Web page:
A guitar plays with soft Andalusian influences. Then a flute joins in with a gentle melody. The camera pans across the Nubian pyramids in Meroë, an ancient site near Khartoum, before Nancy Ajaj – Sudan’s favourite singer – takes centre screen. With kohl around her eyes, a keffiyeh around her neck and magenta hair framing her angular face, her voice, hitting soprano notes, seamlessly flows into the music.
Previously aired on Khartoum’s Ashorooq TV channel, Ajaj’s music video for ‘Ghourba’ now has thousands of views on YouTube, but it still doesn’t compare to her better known hits like ‘Ya Zamen’, which has a quarter of a million hits.
Nonetheless, the power of ‘Ghourba’ transcends language barriers; it’s soft and folkloric, evocative of birdsong, and Ajaj’s voice is one of sadness as she sings about a forlorn romance. Loosely translated, ‘ghourba’ is an emotional state entered when in an unfamiliar place, like that experienced by someone living outside of their home country. Displaying her knack for word play, Ajaj uses ‘ghourba’ to express the external unfamiliarity she’s suddenly faced with while waiting for a lover in the street. ‘I’m so sure,’ she sings, ‘my heart tells me you’re going to come to me.’
Although she’s now based in Khartoum, Ajaj was born in Omdurman in 1979 to a musical family. ‘My father was a keyboard player and when I was young, I would only sing to myself or with my sisters. He would compose music – it was a daily activity. But I didn’t know then that I would become a singer. I thought if anything, I’d be a keyboardist too,’ she says. Her discography now includes three albums and around 35 songs. Her fame has been a long journey that culminated in a burst of celebrity in 2006, and today, she’s a household name in Khartoum.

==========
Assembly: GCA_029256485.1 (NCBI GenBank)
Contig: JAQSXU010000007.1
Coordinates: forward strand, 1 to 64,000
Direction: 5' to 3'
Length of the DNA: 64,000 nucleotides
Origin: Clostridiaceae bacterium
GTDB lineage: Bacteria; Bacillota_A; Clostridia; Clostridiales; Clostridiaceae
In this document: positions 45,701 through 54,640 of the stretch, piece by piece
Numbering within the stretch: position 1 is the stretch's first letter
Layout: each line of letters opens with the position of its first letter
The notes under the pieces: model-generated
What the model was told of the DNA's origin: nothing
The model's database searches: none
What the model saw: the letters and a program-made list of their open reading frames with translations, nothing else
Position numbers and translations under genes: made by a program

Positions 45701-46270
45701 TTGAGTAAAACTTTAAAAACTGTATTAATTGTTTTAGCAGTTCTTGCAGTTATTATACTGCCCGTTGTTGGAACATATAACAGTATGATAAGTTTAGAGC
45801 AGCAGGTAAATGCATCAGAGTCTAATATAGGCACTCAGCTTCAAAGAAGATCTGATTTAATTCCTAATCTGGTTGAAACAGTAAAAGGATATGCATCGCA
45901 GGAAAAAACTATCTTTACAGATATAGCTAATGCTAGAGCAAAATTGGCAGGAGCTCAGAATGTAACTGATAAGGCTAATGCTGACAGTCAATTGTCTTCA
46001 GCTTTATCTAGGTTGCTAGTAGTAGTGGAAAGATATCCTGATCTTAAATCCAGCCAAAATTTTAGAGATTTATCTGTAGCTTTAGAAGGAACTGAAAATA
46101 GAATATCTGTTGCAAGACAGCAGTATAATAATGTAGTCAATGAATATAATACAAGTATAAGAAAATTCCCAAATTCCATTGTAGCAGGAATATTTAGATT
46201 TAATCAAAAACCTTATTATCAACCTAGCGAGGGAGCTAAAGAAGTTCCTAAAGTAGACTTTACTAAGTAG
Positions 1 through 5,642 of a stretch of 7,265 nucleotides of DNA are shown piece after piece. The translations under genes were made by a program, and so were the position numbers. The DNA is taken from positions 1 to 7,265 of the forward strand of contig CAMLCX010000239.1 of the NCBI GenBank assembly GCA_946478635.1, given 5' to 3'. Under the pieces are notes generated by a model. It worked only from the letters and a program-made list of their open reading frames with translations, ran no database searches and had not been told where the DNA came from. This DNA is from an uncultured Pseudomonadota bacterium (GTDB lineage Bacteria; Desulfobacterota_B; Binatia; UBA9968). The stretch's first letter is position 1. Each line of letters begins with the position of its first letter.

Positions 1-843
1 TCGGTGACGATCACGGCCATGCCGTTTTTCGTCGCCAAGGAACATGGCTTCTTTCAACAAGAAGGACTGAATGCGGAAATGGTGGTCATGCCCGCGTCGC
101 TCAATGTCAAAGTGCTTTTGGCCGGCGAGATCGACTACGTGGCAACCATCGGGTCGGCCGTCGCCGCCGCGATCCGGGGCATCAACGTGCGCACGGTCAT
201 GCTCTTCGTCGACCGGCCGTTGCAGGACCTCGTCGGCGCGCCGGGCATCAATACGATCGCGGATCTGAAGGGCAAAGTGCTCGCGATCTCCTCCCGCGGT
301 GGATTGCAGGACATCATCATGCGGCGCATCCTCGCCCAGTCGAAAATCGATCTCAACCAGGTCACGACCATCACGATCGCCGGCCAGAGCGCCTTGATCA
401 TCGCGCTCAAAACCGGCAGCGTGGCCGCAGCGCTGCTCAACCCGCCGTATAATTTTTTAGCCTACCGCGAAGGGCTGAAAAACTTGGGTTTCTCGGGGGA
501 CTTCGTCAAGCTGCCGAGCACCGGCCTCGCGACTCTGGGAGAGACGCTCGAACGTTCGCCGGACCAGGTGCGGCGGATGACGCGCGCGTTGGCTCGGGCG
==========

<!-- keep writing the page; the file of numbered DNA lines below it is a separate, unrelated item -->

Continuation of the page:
As a child, she never sang for an audience. Uncomfortable with the attention, she only sang on her own while completing household chores. ‘I used to be very shy,’ she says, ‘because my father was very critical and I didn’t want to hear any disapproval. But I was always that person listening to music for eight or nine hours a day, especially the old Sudanese classics,’ she adds, referring to her love for Sudanese pop singer Ibrahim al Kashif.
It wasn’t long before the events that would ultimately cement Ajaj’s future would begin to transpire, however. Before the family’s move to the Netherlands in 1999, her father overheard her singing. ‘I was doing something – I forget what – but when I opened the door to the room, I saw my father standing there silently, listening to me. I used to be very shy – if he came into the room, I would stop doing whatever I was doing,’ she says. ‘He asked me if I wanted to sing, and I told him, “Yes, I do.”’
In the Netherlands, the father and daughter began practising together while Ajaj continued her studies at Erasmus University. They worked on covers of songs like ‘Aza Fe Hawak’, and began performing at private parties. ‘For the Sudanese, it’s a bit different,’ she explains. ‘Professional singers usually perform only at wedding parties and so on, so we kept to that.’
Between 2000 and 2006, Ajaj stopped performing entirely. ‘I had my son and was going to university,’ she says. It was a chance invitation to Sudan to perform at a one-day event, Women Sing for Peace, that lured Ajaj back on to the stage. An unknown face among the sea of rising pop stars, Ajaj’s songs for Sudan and a cover of Kashif’s ‘Wada’an’ established her newfound fame the moment she picked up the microphone.